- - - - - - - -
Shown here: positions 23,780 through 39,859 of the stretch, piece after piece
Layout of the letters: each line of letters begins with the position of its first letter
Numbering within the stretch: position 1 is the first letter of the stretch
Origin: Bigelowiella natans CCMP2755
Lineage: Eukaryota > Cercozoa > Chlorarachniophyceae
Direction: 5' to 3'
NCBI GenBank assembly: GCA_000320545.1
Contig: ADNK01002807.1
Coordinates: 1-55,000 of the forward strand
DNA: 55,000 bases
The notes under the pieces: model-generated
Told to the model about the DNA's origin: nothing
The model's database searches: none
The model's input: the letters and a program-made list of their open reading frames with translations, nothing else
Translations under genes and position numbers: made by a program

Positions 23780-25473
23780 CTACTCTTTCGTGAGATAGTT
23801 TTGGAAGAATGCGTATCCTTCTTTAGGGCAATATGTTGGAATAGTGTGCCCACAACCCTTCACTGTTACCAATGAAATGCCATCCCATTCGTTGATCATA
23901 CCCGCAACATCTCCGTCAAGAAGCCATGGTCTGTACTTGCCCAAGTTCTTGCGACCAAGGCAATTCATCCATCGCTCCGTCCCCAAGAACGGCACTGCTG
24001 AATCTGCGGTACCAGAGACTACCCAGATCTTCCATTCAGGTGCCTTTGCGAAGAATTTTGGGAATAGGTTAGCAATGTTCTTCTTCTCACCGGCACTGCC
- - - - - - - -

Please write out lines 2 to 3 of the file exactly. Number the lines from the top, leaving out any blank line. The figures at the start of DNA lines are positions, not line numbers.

Layout of the letters: each line of letters begins with the position of its first letter
Numbering within the stretch: position 1 is the first letter of the stretch